So many of us have internalized the idea that if we want something or if we need something it is, by definition, unnecessary. If we want it, it must be superfluous, right? Or maybe we are trying to win points (with who? our partner? our kids? the universe?) for denying ourselves so that we will be rewarded like some heroine in a Hans Christian Anderson fairy tale.
It’s this weird circular logic: I want it therefore I don’t deserve it. I need it, which means I should do without.
For women particularly there is such a strong message that we must be self-sacrificing. And for mothers, oh golly, it’s all about how much we give away without complaining.
This hit home for me when I was a kid and there was this Family Circus comic strip (I tried to find it to link to but I can’t find it). One of the big kids is holding an ice cream and standing by one of the younger kids. The youngest one is crying because his ice cream is upside down on the ground next to him. In the background the mom is standing with her ice cream. The big kid says to the little kid, “Don’t cry. Mommy will give you hers.”
I was probably eight or nine when I read this and I realized the joke was that the mom wanted her ice cream and the kids didn’t even realize it. And I was a kid and I didn’t realize it, which led to, “Hey, maybe my mom wants her ice cream cones!”
I see so many women who don’t know how to ask for what they need and want and they’re getting sadder and sadder or madder and madder and they don’t even know why. They don’t know that they’ve hit their limit in lost ice cream cones and sometimes that sad and mad is coming out sideways, making their relationships with loved ones harder. Or maybe it’s eating them up inside, making their relationships with themselves harder.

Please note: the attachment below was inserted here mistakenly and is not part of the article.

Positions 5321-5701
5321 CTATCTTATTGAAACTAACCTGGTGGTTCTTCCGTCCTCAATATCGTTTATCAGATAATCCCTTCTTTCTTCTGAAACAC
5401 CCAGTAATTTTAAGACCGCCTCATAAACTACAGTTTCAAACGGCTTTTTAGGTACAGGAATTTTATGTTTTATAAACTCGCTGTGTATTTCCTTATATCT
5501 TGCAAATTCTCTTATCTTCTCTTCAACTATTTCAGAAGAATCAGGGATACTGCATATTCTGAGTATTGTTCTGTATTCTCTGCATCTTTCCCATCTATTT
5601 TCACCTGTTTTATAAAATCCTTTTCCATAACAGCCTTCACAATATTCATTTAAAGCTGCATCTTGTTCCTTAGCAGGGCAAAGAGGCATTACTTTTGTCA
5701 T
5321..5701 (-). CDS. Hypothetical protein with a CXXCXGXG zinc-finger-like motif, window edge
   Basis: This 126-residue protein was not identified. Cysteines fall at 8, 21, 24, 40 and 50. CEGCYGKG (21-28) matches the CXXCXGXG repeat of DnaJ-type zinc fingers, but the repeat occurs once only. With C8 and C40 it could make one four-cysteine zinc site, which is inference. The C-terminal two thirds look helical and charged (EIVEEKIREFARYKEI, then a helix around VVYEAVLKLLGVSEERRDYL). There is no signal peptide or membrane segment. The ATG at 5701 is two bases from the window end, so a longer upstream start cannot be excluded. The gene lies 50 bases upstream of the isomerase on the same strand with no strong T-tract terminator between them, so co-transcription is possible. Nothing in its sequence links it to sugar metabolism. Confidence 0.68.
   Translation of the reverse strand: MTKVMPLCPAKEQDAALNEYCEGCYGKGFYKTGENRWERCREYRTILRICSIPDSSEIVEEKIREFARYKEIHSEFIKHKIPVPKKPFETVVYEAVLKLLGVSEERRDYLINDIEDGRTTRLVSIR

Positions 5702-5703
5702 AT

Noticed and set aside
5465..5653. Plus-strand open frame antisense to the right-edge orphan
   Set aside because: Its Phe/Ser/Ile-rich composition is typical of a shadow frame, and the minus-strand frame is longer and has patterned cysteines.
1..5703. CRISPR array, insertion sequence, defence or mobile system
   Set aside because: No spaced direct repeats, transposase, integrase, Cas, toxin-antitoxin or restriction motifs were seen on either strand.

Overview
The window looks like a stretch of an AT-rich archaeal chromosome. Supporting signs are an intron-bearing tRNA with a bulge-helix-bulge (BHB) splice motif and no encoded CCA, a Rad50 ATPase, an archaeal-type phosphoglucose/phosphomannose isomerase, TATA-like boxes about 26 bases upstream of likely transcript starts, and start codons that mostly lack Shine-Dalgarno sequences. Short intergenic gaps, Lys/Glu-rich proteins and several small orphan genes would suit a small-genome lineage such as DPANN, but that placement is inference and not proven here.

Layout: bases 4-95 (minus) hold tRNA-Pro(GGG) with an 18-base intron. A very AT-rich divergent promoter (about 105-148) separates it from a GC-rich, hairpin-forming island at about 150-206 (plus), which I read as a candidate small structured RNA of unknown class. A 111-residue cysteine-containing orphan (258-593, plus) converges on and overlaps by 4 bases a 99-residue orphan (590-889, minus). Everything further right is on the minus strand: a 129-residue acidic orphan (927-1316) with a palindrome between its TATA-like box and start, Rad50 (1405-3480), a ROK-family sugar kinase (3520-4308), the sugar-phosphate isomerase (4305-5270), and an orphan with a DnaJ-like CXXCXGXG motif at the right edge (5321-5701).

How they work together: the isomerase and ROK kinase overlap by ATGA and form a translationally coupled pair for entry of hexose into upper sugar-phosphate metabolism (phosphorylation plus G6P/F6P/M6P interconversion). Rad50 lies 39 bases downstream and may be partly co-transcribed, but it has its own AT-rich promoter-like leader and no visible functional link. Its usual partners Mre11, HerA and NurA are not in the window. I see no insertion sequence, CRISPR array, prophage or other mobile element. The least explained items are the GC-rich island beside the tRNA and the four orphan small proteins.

It’s easy to become passive-aggressive, communicating what we want by being angry at the people with the ice cream. Picture Thelma (the mom in Family Circus) handing her cone over and then as Jeffy settles in with it saying, “Isn’t that good? Yes, pralines and cream is my favorite. No, no, you enjoy it. It’s almost as satisfying watching you eat it and I’m sure we’ll go out for ice cream again eventually although this was mommy’s only afternoon off but really, no, I’m happy you have it.”
Would you want your loved ones to do without? Do you want your children to grow up and give everybody everything? Of course the answer is no, so why do we force ourselves into this self-sacrificing box?
It’s scary to ask for what you need because what if you don’t get it? What if your loved ones refuse to give it to you? Sometimes it feels easier to live in denial, to pretend we can do without. To pretend that the problem is not in the not-having but in the wanting.
We lie to ourselves, saying, “The issue is not that they won’t treat me with kindness; the issue is that kindness is something I need because I’m over-sensitive.”
Or, “The problem is not that the baby is getting up 67 times a night and no one will help me with the nighttime parenting, the problem is that I can’t seem to get used to functioning on 20 minutes of uninterrupted sleep.”
“It’s not you,” we say, “It’s me! I’m too needy! I’m overreacting! I am the problem, not this life full of denial and demands and way too little fun!”
Listen, you have got to take care of yourself for your sake and for the sake of your loved ones. They need our full, present, fulfilled selves more than they need our ice cream.